by Vikki Bynum
As we await the release of The Free State of Jones, I thought it might be fun to visit an earlier movie similarly inspired by Newt Knight and the Knight band’s Civil War uprising. Tap Roots, adapted from James Street’s 1942 novel of the same name, was released by Universal International Pictures in August, 1948.
As I searched the internet, I quickly discovered that New York Times reviewer Tom Pryor had been anything but impressed by the movie. “Checking the accuracy of historical detail in Tap Roots, the romanticized Civil War drama,” he wrote, . . . “would serve no special purpose,” presumably because, he added, “clichés, oral and visual,” had produced a drama whose characters exhibited no “individuality or substance.”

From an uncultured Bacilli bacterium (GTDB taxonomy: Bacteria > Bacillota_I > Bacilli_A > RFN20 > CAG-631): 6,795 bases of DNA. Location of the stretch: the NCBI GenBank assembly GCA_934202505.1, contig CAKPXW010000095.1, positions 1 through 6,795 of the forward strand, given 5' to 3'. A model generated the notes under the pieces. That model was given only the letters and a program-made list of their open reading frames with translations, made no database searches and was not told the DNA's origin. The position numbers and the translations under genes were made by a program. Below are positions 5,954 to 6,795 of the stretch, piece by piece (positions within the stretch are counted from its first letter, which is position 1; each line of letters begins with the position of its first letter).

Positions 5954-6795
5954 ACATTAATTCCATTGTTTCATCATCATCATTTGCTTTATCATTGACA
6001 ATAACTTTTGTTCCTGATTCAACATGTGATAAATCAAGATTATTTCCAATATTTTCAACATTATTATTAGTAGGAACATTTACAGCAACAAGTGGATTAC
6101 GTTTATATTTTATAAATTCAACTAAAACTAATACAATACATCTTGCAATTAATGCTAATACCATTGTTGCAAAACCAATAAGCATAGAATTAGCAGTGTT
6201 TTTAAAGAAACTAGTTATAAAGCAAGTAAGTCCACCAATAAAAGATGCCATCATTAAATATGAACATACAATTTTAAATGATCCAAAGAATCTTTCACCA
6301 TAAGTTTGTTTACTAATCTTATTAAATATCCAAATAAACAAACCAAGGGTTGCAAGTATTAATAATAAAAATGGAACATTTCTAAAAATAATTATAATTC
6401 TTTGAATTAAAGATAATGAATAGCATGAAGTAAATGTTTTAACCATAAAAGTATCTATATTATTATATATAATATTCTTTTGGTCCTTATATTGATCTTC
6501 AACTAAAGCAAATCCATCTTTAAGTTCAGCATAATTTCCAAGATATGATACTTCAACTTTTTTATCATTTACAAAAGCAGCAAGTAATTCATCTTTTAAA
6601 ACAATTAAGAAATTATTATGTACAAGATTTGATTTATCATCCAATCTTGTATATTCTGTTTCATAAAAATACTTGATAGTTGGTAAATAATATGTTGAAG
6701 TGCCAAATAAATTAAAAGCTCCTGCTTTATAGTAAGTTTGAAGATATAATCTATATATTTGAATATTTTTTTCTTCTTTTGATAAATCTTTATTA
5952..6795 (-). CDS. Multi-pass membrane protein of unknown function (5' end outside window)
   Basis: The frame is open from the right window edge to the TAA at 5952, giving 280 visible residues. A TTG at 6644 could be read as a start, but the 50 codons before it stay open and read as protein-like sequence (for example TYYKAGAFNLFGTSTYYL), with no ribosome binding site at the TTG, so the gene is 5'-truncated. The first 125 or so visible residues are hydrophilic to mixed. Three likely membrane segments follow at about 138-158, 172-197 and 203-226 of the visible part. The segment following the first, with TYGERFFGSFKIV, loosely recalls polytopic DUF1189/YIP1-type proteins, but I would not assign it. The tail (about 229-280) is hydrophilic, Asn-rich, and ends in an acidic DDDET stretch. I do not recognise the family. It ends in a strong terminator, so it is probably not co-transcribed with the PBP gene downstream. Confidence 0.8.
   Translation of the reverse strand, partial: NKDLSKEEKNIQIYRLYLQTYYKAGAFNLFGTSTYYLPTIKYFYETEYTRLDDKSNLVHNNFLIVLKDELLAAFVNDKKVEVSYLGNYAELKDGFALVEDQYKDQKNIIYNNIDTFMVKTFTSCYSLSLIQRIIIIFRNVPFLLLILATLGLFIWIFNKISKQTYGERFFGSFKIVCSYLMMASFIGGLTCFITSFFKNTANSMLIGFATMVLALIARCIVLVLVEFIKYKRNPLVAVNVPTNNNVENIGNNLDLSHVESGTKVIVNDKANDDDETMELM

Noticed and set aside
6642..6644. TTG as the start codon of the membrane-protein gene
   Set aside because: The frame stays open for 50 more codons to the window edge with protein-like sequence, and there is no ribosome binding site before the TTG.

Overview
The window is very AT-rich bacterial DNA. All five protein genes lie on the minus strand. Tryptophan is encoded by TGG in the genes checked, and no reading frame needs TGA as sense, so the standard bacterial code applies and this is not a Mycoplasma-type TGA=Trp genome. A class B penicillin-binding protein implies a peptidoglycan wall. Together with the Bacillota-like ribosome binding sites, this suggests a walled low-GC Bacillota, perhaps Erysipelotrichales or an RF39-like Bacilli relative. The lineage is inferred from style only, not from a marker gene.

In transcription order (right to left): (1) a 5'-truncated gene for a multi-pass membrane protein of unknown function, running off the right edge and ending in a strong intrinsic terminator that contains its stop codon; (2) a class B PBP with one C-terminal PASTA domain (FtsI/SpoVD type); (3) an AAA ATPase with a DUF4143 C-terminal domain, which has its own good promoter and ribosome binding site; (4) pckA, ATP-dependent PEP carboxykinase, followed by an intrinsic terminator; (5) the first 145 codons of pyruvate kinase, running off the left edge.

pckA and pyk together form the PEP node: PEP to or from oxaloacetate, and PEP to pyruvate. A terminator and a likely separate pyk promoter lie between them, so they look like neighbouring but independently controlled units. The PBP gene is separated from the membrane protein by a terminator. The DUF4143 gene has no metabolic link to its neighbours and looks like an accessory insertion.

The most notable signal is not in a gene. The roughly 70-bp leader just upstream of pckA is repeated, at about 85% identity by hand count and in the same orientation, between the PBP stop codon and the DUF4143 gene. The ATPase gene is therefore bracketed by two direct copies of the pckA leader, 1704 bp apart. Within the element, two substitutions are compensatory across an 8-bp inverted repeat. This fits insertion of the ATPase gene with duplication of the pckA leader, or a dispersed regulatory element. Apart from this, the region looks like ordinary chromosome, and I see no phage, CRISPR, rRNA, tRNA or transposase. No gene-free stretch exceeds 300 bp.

Although I had read the novel Tap Roots many years ago, I had never seen the movie—until now. After viewing seven of the eight sections of Tap Roots on YouTube over the space of two days, I have to say, Pryor was right. Moviegoers learned little to nothing about the important story of Southern Unionism in Jones County, Mississippi, from this production. Sadly, its producer (Walter Wanger), director (George Marshall), and screenwriter (Alan Le May) preferred the tried and true visuals of battlefield scenes—juxtaposed with star-crossed lovers who suffer simultaneously from unrequited love, personal betrayal, and brutal warfare—to the complicated historical terrain of Southern Unionism.